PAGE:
Daniels: Let me add one comment to our discussion of the offshore solution. Over the last three years or so the offshore option has become a prudent way in which to reduce costs, but the question is whether the results of that exercise can be effectively utilized by the attorneys in charge of the litigation. Do they have the experience to use these offshore resources effectively? Many corporate clients remove their outside counsel - who, after all, have been retained to handle the litigation - from the process of managing the offshore review. In our experience this is not necessarily a prudent step although it may result in some short-term savings. The point is that if outside counsel have the primary responsibility for conducting the litigation they need to understand, and have confidence in, all of the resources they are being asked to use in fulfilling their duties.
Rippey: What Brandon has said about offshoring gaining legitimacy over the past three years or so is absolutely correct. And companies are becoming increasingly savvy when it comes to conducting a review. The first-line review might be offshore, and the second handled by associates at their U.S. outside counsel. And as this development proceeds, I believe that an increasing number of companies understand that the low bid provider is not automatically going to be the best one to retain. Cost is a factor that is central to this issue, but service is now recognized as equally important, if not more so.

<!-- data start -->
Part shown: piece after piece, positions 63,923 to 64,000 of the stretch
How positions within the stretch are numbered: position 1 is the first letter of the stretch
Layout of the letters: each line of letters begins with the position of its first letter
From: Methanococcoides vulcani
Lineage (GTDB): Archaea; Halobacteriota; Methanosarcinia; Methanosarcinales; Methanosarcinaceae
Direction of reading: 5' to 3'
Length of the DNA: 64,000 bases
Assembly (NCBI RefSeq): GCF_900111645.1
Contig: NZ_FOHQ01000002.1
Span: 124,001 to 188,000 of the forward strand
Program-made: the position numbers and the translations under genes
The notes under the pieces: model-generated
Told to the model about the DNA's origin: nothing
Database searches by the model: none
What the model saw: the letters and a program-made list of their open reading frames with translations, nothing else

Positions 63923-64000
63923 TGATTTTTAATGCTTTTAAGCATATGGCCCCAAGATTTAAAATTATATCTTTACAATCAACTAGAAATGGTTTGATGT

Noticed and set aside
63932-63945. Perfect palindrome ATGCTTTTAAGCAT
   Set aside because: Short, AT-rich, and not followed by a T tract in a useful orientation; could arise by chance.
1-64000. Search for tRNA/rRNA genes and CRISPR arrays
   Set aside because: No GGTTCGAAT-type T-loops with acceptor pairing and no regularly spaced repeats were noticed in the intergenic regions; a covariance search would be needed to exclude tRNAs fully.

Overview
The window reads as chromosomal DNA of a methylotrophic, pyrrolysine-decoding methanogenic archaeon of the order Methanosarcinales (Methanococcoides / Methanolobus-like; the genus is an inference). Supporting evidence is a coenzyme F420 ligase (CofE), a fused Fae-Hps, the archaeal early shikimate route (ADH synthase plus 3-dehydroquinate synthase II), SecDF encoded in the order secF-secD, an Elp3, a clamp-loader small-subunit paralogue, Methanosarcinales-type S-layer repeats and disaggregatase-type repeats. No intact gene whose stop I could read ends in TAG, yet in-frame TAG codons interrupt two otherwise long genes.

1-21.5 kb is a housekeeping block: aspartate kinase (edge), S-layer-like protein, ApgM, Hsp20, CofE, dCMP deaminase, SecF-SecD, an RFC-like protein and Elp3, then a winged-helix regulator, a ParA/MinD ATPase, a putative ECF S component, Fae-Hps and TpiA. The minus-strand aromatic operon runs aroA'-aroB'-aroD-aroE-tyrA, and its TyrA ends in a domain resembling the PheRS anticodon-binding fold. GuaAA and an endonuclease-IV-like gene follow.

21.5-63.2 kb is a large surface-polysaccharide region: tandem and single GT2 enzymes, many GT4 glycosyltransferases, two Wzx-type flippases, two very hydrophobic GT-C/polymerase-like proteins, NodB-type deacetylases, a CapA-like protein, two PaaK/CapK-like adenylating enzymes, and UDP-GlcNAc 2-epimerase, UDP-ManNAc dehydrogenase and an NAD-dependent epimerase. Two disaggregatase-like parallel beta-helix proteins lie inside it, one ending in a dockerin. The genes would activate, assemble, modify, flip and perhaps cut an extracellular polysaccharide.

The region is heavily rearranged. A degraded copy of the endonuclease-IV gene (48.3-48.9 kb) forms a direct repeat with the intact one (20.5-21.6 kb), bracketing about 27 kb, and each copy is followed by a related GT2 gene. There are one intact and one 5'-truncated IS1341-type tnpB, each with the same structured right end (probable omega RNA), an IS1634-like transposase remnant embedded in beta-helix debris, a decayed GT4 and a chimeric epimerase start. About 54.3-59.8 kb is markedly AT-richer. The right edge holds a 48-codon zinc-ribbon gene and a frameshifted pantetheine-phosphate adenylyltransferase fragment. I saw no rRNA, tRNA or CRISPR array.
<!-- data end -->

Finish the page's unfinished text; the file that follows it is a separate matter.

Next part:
Editor: You've spoken about e-discovery at conferences across the U.S. What are the main messages you try to share with the legal community to help them reduce the risks and costs associated with e-discovery?
Daniels : For me, the key message is early attention. When I speak, I urge the conference attendees to learn about the technologies that are available, to develop preferred vendors for specific cases, and to stay abreast of developments in a rapidly changing environment. The more attention you pay up front, the more problems you will avoid as you proceed through the e-discovery process.